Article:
Originating in Wales, the Pembroke Welsh Corgi is similar to the Cardigan Welsh Corgi. A multi-purpose breed, the Pembroke's many duties included that of a bird hunter, duck and geese herder, and sheep and cattle herder. They are the smallest member of the Herding group, and are well known as the favored breed and pet of Queen Elizabeth II.
Long and low with a robust build, the Pembroke Welsh Corgi is spirited, athletic, and dependable. This versatile companion has a strong work ethic, and displays an intelligent and interested expression. They are often considered to be "a big dog in a small dog's suit".
Does your Pembroke Welsh Corgi bark, howl, and cry whenever you leave the house? Separation anxiety
is extreme anxiety experienced by your dog when you are away from him.
The Pembroke Welsh Corgi is obedient, loving, loyal, and deeply devoted. They are outgoing, friendly, and thrive on human companionship and attention. This breed is alert, fearless, and assertive. They make an excellent guard dog, but their tenacity can sometimes lead them into trouble. The Pembroke Welsh Corgi is best suited for a family with older and considerate children. If they are left alone for extended periods of time they will become restless and bored which will lead to destructiveness and excessive barking. They are often wary of strangers and over-protective of their family and territory. Due to their herding nature, the Pembroke Welsh Corgi will attempt to perform this task on anything and everything that moves. This breed typically does well with other pets.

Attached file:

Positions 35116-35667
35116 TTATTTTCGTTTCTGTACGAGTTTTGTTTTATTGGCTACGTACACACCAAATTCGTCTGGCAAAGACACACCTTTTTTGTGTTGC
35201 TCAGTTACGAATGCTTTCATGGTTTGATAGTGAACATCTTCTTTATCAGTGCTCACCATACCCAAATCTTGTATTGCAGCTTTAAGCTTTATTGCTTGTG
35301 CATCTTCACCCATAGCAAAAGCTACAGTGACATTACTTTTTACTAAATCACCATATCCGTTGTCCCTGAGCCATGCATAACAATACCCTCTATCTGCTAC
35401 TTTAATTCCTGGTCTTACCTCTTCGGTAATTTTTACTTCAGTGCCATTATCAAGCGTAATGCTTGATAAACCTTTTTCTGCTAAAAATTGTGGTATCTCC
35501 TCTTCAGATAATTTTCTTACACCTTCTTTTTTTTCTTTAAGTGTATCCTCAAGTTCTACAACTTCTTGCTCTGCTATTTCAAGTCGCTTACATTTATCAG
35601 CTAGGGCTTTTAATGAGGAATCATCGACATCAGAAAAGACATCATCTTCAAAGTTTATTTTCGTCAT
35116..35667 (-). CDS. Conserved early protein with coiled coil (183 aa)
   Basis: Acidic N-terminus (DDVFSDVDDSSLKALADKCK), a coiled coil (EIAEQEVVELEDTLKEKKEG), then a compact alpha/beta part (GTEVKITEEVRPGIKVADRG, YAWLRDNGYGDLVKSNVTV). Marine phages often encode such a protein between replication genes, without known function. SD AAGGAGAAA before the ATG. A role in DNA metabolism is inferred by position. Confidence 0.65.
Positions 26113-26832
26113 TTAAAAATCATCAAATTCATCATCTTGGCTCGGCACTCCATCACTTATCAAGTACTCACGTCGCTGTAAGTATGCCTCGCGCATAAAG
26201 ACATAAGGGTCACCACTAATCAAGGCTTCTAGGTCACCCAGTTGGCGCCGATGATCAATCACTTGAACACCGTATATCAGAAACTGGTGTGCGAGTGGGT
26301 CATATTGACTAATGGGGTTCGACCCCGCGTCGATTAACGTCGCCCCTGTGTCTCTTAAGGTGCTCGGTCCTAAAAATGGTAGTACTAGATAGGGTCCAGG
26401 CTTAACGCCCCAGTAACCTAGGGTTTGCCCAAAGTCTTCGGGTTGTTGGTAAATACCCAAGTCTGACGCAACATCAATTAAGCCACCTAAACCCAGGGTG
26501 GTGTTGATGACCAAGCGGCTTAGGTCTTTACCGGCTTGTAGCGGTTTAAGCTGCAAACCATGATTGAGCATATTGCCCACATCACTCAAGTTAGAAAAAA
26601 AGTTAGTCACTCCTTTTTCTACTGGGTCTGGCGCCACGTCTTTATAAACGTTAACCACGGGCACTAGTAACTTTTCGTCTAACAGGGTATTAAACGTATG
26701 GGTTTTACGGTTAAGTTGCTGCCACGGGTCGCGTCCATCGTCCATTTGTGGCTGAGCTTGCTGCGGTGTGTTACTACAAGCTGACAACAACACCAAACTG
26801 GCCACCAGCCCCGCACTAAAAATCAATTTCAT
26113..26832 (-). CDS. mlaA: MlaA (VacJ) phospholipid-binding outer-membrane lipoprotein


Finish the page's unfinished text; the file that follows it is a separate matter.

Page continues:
This breed requires minimal grooming. Regular brushing will minimize loose hair. Bathing should only be done when necessary. It is important to keep the nails trimmed to prevent splaying of the feet. Their ears need to be checked and cleaned on a consistent basis. The Pembroke Welsh Corgi is prone to cataracts, retinal and hip dysplasia, epilepsy, disk disease, and Von Willebrand's disease.
If your dog is displaying behavior uncharacteristic of his normal actions, call the Vet
The Pembroke Welsh Corgi is a double coat breed. The outer coat is of medium length, straight, and coarse in texture. The under coat is thick, short, and weather resistant. The coat is more profuse around the neck, on the shoulders, and on the chest. The hair is longer on the back of the forelegs and rear of hindquarters. The color of the coat comes in sable, fawn, red, and black and tan. There may or may not be white markings. This breed is heavy shedding, and does completely shed bi-annually.
The Pembroke Welsh Corgi's intelligence and willingness to please make them easily trained. However, they do not enjoy repetitive training as they easily become bored. They require early socialization and obedience. They excel in tracking, agility, herding, and conformation. This breed is also used for therapy and as hearing ear dogs. Training should be done with consistency, positive reinforcement, firmness, and fairness. Teaching your dog to sit, lie down, and stay
is vital to the training of your new puppy. There are several accepted methods of house training your new Pembroke Welsh Corgi puppy.
Consider crate training
if you need to adapt your dog to a safe and confined environment for various safety and comfort reasons.
Full of stamina and spunk, this breed enjoys going for walks, romping in a securely fenced yard, family play sessions, or farm work. The Pembroke Welsh Corgi is always eager for adventure, but is also just as content to be in the home with their family. They are suited for apartment dwelling provided they are sufficiently exercised, entertained, and stimulated. Socialization
is one of the single most important things you can do for your puppy.
Male: 27; Female: 25 lbs
red, sable, fawn, black and tan, all with or without white flashings
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